Specialist employment advice may be required to prepare for and run the meeting. This is strongly recommended for both employers and employees if the problem is of a serious nature such as work performance or disciplinary matters.

Both parties may arrange to have representatives present at such meetings, especially when personal grievances and legal disputes about employment rights are likely to be discussed.

There are some rules about raising such matters and the duty of good faith applies. Be clear before the meeting what the agenda is. Each party should be able to inform the other party in advance what they intend to discuss.


This month I am covering the information that should be kept to successfully discuss and settle problems in the workplace.

Barb (name changed) came to us with a problem. We needed to make sure she could refer to accurate records of past actions and events that occurred and any changes to her employment by Steve (name changed).

Here is a brief list of what every employer and employee should keep a record of. It's roughly in the order of when these come up:

1. job advertisement
2. job interview notes
3. letter of appointment
4. employment agreement
5. job description/person specification
6. house rules including any internal problem solving processes
7. dates of any agreed changes to terms and conditions of employment written or verbal
8. performance review/performance management documents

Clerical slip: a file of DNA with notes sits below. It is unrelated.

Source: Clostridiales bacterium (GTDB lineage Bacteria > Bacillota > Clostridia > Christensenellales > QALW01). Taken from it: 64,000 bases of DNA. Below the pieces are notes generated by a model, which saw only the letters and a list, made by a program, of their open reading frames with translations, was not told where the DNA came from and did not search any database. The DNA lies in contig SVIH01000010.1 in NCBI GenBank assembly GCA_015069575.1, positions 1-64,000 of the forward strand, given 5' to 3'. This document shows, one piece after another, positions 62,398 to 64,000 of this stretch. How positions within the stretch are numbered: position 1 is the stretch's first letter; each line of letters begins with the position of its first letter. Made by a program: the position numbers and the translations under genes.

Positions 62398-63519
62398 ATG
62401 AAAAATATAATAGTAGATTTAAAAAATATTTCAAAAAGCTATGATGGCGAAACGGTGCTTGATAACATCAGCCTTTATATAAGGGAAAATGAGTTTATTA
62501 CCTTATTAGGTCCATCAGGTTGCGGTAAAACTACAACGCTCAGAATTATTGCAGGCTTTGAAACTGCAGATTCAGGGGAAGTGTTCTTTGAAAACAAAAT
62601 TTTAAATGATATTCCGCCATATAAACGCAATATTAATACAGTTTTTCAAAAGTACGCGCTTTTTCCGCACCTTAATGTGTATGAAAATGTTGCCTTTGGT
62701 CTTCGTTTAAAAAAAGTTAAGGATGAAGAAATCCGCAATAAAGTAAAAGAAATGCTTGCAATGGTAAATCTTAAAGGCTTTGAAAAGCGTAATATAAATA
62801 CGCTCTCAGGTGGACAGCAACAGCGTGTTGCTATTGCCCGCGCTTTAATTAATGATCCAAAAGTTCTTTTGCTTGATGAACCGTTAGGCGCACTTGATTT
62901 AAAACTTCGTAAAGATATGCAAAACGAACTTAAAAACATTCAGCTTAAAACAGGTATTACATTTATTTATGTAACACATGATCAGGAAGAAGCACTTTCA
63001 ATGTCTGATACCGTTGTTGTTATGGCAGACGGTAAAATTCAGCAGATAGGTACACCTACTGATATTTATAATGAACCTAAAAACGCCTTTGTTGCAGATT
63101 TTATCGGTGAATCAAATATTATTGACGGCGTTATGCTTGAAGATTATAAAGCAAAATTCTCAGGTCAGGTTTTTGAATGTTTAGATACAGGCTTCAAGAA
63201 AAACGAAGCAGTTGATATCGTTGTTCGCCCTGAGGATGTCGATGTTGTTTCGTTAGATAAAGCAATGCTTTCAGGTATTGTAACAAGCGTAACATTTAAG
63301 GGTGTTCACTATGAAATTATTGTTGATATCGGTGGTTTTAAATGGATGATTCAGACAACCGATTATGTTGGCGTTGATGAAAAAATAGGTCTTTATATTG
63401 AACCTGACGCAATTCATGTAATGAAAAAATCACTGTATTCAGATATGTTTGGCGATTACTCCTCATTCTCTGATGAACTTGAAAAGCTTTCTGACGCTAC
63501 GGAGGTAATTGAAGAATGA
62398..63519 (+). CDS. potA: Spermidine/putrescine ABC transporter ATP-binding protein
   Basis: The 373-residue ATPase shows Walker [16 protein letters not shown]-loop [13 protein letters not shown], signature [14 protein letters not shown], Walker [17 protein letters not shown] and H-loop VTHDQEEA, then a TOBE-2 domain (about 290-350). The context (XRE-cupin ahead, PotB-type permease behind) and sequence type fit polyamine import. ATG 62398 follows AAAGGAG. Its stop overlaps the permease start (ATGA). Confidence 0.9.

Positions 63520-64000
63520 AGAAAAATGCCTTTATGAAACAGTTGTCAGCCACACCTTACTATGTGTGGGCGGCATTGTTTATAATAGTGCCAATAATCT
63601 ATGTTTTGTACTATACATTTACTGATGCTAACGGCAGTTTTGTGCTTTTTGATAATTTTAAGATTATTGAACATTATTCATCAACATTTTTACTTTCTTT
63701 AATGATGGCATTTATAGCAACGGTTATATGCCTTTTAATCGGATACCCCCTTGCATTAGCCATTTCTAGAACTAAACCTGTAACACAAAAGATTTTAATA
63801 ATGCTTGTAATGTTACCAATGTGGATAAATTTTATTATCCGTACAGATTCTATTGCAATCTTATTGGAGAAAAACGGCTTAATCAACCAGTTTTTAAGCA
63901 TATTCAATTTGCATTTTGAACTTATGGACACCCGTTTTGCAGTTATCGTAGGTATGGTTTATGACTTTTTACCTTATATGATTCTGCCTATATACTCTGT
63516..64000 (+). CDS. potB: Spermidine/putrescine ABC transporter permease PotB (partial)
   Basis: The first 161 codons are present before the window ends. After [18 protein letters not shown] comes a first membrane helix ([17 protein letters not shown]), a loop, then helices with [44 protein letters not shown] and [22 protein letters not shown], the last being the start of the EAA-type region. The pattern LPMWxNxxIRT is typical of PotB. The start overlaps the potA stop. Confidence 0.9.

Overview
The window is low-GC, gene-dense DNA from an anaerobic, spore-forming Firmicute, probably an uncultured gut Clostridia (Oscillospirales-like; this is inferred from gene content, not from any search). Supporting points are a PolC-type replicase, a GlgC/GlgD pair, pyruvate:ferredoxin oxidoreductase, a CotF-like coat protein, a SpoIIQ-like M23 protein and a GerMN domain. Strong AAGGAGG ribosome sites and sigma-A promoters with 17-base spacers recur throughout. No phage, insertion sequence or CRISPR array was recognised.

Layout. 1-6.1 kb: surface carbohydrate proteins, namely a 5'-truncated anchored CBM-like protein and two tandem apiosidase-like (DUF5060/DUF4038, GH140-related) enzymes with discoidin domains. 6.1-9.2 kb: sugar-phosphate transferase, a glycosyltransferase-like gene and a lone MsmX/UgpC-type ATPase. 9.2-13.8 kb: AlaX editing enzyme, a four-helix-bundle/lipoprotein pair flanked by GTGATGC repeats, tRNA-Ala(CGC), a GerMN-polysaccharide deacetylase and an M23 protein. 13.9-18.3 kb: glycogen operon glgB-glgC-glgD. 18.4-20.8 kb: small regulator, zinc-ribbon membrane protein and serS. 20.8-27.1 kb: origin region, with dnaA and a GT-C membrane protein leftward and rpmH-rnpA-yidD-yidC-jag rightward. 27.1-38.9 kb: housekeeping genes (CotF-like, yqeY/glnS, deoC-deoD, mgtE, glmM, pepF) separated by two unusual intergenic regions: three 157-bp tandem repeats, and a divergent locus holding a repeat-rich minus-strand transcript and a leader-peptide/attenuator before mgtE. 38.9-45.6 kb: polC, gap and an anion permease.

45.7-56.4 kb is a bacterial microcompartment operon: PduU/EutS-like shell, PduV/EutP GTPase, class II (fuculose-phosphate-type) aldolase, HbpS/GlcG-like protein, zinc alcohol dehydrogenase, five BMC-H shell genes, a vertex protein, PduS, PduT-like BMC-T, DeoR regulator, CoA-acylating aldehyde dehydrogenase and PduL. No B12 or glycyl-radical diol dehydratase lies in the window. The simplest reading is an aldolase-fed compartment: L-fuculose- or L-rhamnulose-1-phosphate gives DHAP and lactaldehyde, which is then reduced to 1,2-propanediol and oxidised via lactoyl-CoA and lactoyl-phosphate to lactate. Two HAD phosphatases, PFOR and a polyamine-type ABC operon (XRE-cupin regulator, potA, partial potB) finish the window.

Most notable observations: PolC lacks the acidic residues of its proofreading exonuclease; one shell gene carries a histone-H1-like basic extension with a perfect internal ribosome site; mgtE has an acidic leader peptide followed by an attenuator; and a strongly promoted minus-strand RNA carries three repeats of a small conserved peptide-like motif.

9. note or letters raising grievances or disciplinary issues performance or disciplinary warnings performance or disciplinary meeting minutes
12.resignation or termination letters

These records provide key facts about what was offered and agreed at the start of the employment relationship. If Barb and Steve didn’t have a shared record of what was agreed it's almost certain there might be trouble later. Here's why:

Under the Employment Relations Act, a copy of an intended employment agreement must be provided by an employer to any employee before starting the job. Steve risks a penalty of up to $10,000 for not doing so!

Numbers 4 to 6 on the list describe how the employment relationship has to operate in terms of expectations regarding behaviour, dealing with problems and monitoring work performance.

At work performance meetings or discussions, always take notes and date them. If there is a problem later both parties need to prove what communication took place and when.

The last four items (9 -12) on the list are about process. Record keeping when notifying grievances and disciplinary issues is essential. A grievance may escalate to the Employment Relations Authority or the Court where these processes will be reviewed for fairness and reasonableness.


Good Faith

This month I want to cover a technical term: Good faith.
It is very important term because all communication at work can be reviewed and tested against the good faith rules later. Especially when a problem or a dispute comes up.

Most people in dispute focus get caught up in the conflict that comes with raising a problem. It can get very heated with win at all costs attitudes taking over. However they treat each other, the good faith section of the ER Act will be applied. It requires that all parties to employment relationships: